27 is a new musical created by Sam Cassidy, co-directed by Arlene Phillips, with music by Matt Wills. It tells the story of wannabe rock-star Jimmy’s rise to stardom, his ambition and his willingness to risk everything to get what he wants, and, tragically, his all-encompassing addiction.
Jimmy takes on the persona of Orpheus (from Greek legend – musician, poet and prophet who could charm all living creatures and even stones with his music), and he seems to believe his own hype as he achieves everything he thought he desired, but he is soon adrift in a sea of drug addiction and fame, where he loses the people who truly cared about him -girlfriend Amy and band-mates Max and Jason – and becomes embroiled instead with Hades (head of Olympus Records) and Ms M, who promise him fame and fortune, at any cost. He comes to his senses and tries to redeem himself after losing his girlfriend to an overdose, but it’s all too late and his story is already written.
The musical has a strong fatalistic thread, with many Shakespearean references and ties to Greek myths. The story is one of darkness and destruction, with the magnetic, sinister, and all-powerful three Fates weaving the story that we know will only end in one way, and Hades and Ms M moving the tale along to its predictable climax. It is perhaps telling that these five are the powerful characters in the show. The human characters are all one-dimensional and under-developed: Jimmy/Orpheus starts and ends the show as an addict, a powerful portrayal, but we see nothing else of his character; Amy, Max and Jason are all weak characters who we never get to know at all. There is no twist; we know the ending. Whilst the story of addiction and love and loss might be one a lot of people can relate to, it lacks other character dimensions to relate to or identify with. Maybe this symbolises the eternal inferiority of the human race, mere pawns in the Fates’ game…
The cast were all phenomenal, with standout performances from the Fates – Jodie Jacobs (Oliver, Legally Blonde, Jest End), Eloise Davies (Cinderella, West End Heroes Bad Girls) and Maisey Bawden (The Sound of Music Live (TV), The Tempest, Little Shop of Horrors)- who all have spectacular voices and shine throughout the show.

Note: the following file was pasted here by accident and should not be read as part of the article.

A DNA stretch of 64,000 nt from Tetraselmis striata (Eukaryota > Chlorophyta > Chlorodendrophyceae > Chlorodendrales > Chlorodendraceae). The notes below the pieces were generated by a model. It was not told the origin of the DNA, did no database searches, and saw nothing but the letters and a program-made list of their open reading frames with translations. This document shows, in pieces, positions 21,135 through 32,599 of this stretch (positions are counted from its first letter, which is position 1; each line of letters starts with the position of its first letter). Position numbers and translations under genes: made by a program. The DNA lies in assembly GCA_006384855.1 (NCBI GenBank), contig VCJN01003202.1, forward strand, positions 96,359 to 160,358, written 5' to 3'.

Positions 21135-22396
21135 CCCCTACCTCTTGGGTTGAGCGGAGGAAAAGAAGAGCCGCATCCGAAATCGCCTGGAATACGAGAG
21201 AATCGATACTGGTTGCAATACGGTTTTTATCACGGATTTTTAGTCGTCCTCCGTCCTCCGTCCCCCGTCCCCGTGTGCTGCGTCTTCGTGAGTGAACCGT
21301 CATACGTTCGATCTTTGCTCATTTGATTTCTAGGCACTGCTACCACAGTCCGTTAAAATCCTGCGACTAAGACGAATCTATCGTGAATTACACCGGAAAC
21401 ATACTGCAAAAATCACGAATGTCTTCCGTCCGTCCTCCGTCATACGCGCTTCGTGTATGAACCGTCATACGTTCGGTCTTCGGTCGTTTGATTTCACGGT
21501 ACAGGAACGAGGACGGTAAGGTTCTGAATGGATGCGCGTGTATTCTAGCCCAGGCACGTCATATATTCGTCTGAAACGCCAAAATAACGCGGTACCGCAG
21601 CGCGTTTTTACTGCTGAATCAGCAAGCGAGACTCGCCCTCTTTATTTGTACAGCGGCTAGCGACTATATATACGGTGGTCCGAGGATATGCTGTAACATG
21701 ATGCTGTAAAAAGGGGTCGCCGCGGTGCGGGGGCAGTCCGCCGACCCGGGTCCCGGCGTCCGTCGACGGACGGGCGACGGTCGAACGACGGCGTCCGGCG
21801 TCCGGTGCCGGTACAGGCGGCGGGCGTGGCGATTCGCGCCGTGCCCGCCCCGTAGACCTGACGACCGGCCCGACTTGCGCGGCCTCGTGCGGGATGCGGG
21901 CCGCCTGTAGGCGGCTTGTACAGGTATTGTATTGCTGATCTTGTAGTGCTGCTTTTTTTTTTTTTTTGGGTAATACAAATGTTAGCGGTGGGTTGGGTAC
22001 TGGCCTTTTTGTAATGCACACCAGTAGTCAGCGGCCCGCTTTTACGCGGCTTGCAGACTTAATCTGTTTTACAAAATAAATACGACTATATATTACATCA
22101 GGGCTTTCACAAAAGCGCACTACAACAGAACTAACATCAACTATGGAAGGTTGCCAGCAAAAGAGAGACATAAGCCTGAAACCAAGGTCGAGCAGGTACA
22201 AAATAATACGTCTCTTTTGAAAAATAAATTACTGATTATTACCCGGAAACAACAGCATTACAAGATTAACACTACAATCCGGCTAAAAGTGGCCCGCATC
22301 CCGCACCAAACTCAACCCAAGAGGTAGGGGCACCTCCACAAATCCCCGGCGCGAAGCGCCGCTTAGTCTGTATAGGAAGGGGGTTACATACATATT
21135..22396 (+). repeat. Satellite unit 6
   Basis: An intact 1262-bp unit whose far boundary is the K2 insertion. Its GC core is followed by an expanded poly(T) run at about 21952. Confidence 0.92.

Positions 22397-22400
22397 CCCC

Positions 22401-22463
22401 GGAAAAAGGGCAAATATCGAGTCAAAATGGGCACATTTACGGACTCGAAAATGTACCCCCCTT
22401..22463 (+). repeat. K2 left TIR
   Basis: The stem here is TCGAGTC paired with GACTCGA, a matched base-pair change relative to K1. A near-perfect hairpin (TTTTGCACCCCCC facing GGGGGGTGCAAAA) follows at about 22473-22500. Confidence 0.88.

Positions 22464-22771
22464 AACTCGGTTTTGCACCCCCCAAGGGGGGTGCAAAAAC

Ryan Molloy (Jersey Boys, Godspell, Che Guevara’s Night Off) gave a spectacular, magnetic, enticing performance as Hades and has a great rock voice; and Lucy Martin (Jersey Boys, Mamma Mia, Dirty Dancing) is scintillating as Ms. M, the dangerously seductive messenger between Hades and Jimmy, much like Mephistopheles in Doctor Faustus.
Overall, despite some issues with characterisation and story that need to be ironed out, 27 is an enjoyable show, with moments of utter brilliance, and we’d love to see it on a bigger stage, where the fantastic choreography, costumes, lighting and set could be even bigger and better. The cast are all massively talented singers and actors; the ensemble dancers are all fantastic, performing Ryan-Lee Seager and Lucy Martin’s ingenious choreography perfectly; the music is excellent! The premise of the show, with its mythical and literary references, is very intriguing and engaging; it draws parallels to the fame-crazed society we live in, the public’s cruel love of watching people self-destruct and the indispensable nature of pop-stars. The overall message of the show is haunting – you can’t control fate
Brian Jones, Janis Joplin, Jimi Hendrix, Jim Morrison, Kurt Cobain, Amy Winehouse…Orpheus… The 27 Club, all popular musicians who lived their lives in the limelight, all died as a result of drug/alcohol abuse, all at aged 27, all before their time, just another out of control celebrity, just another rock-star who self-destructs, just another name on the list…does anyone really care as the cycle repeats again and again? It’s a powerful, thought-provoking message, and 27 The Musical delivers it brilliantly.